For the first time since the original coronavirus outbreak closed China's borders, the country is preparing to allow foreigners to enter again in large numbers for the winter Olympics next February.

This had not seemed like it would pose much of a problem. People had become accustomed to life without many Covid restrictions, with authorities stamping out each outbreak of the virus as it came along.

But everything changed when the highly-contagious Delta variant made its way into China via an airport in the eastern city of Nanjing. In July and August, it quickly spread to dozens of cities and towns, threatening China's status of having the virus controlled.

As they had before, authorities pursued a goal of full elimination. The strategy is always the same.

Phone app health clearance is implemented in order to enter public buildings, track and trace methods go into overdrive and, as infected people are identified, their housing estates placed into lockdown. At the time of writing, this latest outbreak seems to have been reined in like those before it but officials remain on alert to guard against any new clusters threating the Games with several measures in place.

Entry and exit to the Olympic city can be controlled if needed. Transport links from high-risk areas can be suspended and travellers coming to the capital Beijing from medium risk locations could be required to have negative coronavirus tests.

With these tools, officials are hoping to have zero domestic Covid infections when the Winter Games begin. This will have a major impact on the look and feel of the Olympics.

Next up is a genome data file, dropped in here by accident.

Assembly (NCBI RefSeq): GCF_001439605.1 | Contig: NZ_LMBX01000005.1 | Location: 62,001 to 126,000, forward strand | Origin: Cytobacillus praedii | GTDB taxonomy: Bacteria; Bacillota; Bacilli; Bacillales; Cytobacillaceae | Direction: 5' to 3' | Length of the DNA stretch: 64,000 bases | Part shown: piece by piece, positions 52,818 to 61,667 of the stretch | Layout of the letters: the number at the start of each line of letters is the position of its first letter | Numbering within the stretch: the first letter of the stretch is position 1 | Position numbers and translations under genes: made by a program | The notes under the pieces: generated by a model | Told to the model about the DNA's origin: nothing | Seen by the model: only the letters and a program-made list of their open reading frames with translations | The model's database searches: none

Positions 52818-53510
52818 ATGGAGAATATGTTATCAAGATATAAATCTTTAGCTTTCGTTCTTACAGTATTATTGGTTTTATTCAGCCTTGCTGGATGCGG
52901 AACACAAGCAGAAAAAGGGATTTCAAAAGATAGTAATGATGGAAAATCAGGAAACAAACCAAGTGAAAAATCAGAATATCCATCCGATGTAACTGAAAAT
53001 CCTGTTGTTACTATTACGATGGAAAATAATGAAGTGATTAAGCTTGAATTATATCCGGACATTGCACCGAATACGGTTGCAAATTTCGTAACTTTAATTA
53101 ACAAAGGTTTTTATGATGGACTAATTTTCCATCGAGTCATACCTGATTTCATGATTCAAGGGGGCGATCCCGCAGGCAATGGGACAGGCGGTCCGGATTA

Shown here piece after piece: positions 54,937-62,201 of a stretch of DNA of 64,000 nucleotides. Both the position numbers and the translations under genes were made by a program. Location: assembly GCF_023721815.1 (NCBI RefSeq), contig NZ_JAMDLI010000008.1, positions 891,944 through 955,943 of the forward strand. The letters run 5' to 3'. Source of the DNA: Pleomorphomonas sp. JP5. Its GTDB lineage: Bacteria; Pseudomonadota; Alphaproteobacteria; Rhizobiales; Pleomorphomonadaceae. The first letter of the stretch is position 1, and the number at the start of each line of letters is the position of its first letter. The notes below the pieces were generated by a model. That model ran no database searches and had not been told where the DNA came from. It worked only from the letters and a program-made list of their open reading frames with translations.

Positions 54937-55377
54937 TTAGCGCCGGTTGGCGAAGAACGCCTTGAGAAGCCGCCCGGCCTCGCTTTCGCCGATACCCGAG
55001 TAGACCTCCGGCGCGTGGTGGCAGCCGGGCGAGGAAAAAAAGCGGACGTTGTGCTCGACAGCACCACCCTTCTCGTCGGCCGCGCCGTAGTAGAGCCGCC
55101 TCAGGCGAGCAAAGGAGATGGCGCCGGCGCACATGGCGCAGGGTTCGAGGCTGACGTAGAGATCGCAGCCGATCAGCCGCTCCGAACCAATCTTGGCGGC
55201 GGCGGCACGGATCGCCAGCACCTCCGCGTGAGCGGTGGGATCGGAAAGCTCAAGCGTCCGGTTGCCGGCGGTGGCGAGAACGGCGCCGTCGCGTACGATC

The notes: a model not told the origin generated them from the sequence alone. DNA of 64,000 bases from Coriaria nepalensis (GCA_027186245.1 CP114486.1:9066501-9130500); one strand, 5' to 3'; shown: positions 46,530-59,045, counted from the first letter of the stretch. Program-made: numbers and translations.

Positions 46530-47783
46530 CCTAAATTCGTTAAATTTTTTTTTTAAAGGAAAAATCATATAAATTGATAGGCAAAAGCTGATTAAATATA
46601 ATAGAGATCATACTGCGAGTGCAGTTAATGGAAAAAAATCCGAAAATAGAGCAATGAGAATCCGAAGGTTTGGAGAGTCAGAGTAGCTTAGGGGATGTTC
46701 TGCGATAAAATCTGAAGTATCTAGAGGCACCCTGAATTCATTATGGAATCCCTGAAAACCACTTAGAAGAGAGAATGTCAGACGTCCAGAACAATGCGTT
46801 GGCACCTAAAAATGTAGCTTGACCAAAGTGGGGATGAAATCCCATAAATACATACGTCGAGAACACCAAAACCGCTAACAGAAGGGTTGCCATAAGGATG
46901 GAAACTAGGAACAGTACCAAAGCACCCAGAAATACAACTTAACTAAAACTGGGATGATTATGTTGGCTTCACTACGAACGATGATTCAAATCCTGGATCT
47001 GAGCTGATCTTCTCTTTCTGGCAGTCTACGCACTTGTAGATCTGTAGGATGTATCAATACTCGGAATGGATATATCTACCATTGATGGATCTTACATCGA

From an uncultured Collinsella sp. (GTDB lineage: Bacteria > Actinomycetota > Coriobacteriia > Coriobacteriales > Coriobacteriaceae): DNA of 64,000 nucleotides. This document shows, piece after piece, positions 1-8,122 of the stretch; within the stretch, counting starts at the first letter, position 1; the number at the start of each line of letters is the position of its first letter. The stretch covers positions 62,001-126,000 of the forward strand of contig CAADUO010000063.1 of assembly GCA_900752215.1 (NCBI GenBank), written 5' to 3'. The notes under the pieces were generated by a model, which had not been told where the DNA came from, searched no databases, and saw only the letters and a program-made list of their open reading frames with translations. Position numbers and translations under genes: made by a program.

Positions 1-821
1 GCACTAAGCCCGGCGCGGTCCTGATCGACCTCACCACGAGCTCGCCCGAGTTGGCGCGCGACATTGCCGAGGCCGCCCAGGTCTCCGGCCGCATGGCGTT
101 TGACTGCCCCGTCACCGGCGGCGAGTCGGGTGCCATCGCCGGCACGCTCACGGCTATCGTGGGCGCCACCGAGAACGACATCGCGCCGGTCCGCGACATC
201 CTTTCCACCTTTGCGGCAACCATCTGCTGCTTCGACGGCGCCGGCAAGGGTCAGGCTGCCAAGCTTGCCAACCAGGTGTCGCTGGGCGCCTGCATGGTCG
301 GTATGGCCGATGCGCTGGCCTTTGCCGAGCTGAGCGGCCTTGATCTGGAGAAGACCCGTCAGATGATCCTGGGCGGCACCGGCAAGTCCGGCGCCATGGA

But this does not necessarily mean no spectators. Beijing-based Canadian winter sport specialist Justin Downes has been advising Games organisers.

He says local officials have been studying how Tokyo managed coronavirus risks for athletes and the decision there to not have crowds. "The government has already said that, at least at this stage, that they are expecting full stands of spectators," he said.

"We don't know how many of those will be from overseas at this point but certainly the games will be well-supported by spectators from China: no question. In fact, all of the competition venues are already ready and they've already hosted test events".

They're all racing to build food and beverage areas, temporary stands and hotels in time. The spectacular locations will no doubt impress a global audience - from the space-age looking ski jump facility to the beauty of the ski runs. Many Olympic observers would say that, these days, it might not have made any difference.

Nevertheless, there is mounting pressure for a diplomatic boycott in February. Governments are being asked by human rights groups not to send representatives to the Olympics. This call has been supported by votes in the UK and European parliaments. However, in the end, the Olympic Games is supposed to be about the athletes.

For ordinary Chinese people - despite any criticism this country faces - many say they are excited about hosting the world's most important sporting festival again and that they are optimistic about what it will bring. One way or another, the Games is coming to Beijing again, with the coronavirus, human rights abuses, impressive transport, flash venues and spectacular scenery.

It won't be a moment in history to miss.